2020 Playoffs | East Semifinals: (2) Raptors vs. (3) Celtics

Did OG Anunoby’s game-winner flip the switch? Raptors aim to ride momentum changer

Resurrecting a Hubie Brown play means Raptors are down 2-1 instead of 3-0

ORLANDO –The morning after, once the heartbeat returned to normal and the yelling subsided and the Raptors-Celtics playoff series became a lot more interesting and unpredictable, Nick Nurse was interrupted by a buzzing cell phone.

Brendan Brown was on the line and he thanked the Raptors coach and said: “It felt like my dad got a chance to be in the bubble for a moment.”

That father is Hubie Brown, the Hall of Famer and longtime coach and current TV commentator who, because he’s 86 and there’s a pandemic, had to sit out this restart. And partly because of Brown, the defending champs were spared from the brink of elimination.

Instead, they only trail the Celtics 2-1 after Nurse drew up a Game 3 play that launched an improbable 3-point buzzer-beater. In terms of impact and history-making, OG Anunoby’s shot won’t replace the iconic Kawhi Leonard rim-bounce that sent the Raptors to the Eastern Conference finals a year ago, but it saved Toronto’s season nonetheless.

“We were desperate, man,” said Nurse.

After the game, Nurse casually mentioned to the media how he discovered that play from an old Hubie Brown instructional video. Toronto had only a half-second for Kyle Lowry to inbound the ball and throw a pass that traveled across court to a wide-open Anunoby, who snuck behind the Boston defense and released just before time expired.

Nurse is the freshly-named NBA Coach of the Year for steering the Raptors back into the title mix despite losing Leonard last summer to free agency. Nurse is known for occasionally using methods considered unconventional or outdated and breathing life into them. Such as: In last year’s Finals, Nurse surprised Warriors guard Steph Curry with a box-and-one, a defensive tactic designed to stop one player and is mainly confined to youth basketball.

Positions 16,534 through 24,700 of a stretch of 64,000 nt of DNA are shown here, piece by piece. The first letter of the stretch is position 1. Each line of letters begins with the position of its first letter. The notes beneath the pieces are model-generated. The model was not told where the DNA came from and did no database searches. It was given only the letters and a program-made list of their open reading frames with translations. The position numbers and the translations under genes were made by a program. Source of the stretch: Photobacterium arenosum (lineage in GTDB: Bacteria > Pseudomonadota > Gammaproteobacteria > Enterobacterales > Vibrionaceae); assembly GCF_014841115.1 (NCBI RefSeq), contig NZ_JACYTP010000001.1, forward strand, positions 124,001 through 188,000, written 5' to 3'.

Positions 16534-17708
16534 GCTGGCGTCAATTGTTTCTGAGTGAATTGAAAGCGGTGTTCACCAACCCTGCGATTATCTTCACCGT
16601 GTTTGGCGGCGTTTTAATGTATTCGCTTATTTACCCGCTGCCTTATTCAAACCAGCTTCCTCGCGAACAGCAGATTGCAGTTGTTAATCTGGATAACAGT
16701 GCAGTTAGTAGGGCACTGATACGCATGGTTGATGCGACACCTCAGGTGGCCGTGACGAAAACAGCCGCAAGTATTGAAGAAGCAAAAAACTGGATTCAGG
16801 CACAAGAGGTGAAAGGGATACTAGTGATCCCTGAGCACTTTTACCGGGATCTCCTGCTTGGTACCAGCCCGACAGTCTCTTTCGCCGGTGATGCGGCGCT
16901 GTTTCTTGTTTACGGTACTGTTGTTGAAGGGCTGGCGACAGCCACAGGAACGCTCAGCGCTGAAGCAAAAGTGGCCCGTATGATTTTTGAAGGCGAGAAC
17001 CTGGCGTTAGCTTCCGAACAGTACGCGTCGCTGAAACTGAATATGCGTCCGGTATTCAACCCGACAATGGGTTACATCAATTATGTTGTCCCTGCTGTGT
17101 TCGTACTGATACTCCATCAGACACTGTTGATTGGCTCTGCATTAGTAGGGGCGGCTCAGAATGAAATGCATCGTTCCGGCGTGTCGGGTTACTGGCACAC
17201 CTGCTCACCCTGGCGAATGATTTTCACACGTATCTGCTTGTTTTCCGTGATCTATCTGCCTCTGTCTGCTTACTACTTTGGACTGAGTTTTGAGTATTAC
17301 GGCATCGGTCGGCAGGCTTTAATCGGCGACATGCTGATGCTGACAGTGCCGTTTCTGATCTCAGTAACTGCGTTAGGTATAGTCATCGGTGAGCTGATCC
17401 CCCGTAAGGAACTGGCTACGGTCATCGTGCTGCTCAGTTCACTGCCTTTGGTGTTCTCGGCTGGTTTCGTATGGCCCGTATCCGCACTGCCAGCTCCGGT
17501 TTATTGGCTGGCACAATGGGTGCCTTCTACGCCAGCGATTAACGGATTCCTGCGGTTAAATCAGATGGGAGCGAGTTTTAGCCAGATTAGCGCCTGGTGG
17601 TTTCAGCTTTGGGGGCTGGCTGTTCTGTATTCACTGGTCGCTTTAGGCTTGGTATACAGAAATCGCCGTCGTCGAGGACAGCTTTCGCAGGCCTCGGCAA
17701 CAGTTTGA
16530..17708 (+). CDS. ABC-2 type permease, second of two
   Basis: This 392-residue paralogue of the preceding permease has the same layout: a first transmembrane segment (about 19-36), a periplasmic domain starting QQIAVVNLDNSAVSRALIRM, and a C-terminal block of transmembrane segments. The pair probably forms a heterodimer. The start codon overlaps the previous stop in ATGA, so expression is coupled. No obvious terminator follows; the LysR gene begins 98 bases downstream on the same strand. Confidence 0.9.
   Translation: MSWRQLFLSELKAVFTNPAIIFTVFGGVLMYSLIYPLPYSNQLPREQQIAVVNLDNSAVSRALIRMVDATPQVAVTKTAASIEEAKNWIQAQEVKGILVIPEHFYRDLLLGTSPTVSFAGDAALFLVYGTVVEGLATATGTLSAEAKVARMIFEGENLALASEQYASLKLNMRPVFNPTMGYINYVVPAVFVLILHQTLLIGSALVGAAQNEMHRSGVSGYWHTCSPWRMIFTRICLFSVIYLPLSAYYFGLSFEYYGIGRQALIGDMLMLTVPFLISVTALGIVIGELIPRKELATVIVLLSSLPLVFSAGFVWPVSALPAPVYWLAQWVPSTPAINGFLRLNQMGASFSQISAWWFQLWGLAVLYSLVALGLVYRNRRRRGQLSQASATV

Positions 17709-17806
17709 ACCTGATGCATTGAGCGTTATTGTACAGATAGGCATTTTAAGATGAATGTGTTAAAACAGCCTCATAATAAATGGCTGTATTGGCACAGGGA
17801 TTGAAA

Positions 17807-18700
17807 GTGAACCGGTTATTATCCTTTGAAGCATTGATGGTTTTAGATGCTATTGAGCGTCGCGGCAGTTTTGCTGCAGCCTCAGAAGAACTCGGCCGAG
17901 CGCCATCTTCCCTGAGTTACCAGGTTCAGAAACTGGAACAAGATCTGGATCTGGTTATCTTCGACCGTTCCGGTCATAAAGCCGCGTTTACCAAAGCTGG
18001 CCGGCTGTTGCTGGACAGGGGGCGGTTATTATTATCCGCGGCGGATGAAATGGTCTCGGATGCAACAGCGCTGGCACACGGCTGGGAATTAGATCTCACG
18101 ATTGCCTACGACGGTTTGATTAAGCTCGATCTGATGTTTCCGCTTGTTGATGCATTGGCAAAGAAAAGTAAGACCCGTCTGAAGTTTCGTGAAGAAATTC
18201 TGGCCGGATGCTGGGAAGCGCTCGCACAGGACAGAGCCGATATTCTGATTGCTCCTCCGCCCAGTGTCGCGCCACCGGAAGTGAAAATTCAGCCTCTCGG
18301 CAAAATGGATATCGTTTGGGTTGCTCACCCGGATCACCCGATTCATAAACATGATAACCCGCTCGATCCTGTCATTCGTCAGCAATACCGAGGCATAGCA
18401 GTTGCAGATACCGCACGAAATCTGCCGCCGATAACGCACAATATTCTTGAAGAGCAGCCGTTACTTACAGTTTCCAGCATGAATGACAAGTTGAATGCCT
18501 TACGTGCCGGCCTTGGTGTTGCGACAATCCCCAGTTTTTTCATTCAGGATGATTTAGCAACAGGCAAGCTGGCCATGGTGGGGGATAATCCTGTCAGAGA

A few years before then, Nurse was invited to Brown’s home and he approached the door sheepishly, wondering if he belonged.

“I got there early in the morning and we spent the whole day talking basketball,” said Nurse. “Then last year in the playoffs I got a chance to sit down with him during that run because he was doing our games on TV. Hes one of the great ones. It was bizarre for me to be sitting there talking to Hubie, you know what I mean? I was a young coach coming up. I mean, it was appointment viewing just to watch him announce games. Because I felt I was learning so much from him.”

There are moments in almost every playoff series, especially the tightly-contested ones, that freeze in time and flip the switch. The Raptors are hoping that shot changes the vibe in this second-round series that, until it swished, had belonged to Boston.

The proud defending champs had few answers for the tactics, execution and energy shown by the Celtics, who are deep and well-matched with Toronto and cause problems, starting with Jayson Tatum but not limited to that All-Star.

Now, there’s new swagger in the Raptors and drama in this series. And besides the shot, some of this is due to Lowry, the team’s leader and spiritual heartbeat. He shook off a Game 3 knee to the groin to cleverly throw the inbounds pass over Celtics center Tacko Fall, who’s a foot taller. But his determination was evident well before then; Lowry broke free of a pair of sub-par games, where he was outplayed by Celtics guard Kemba Walker, to deliver 31 points and burn 46 minutes Thursday.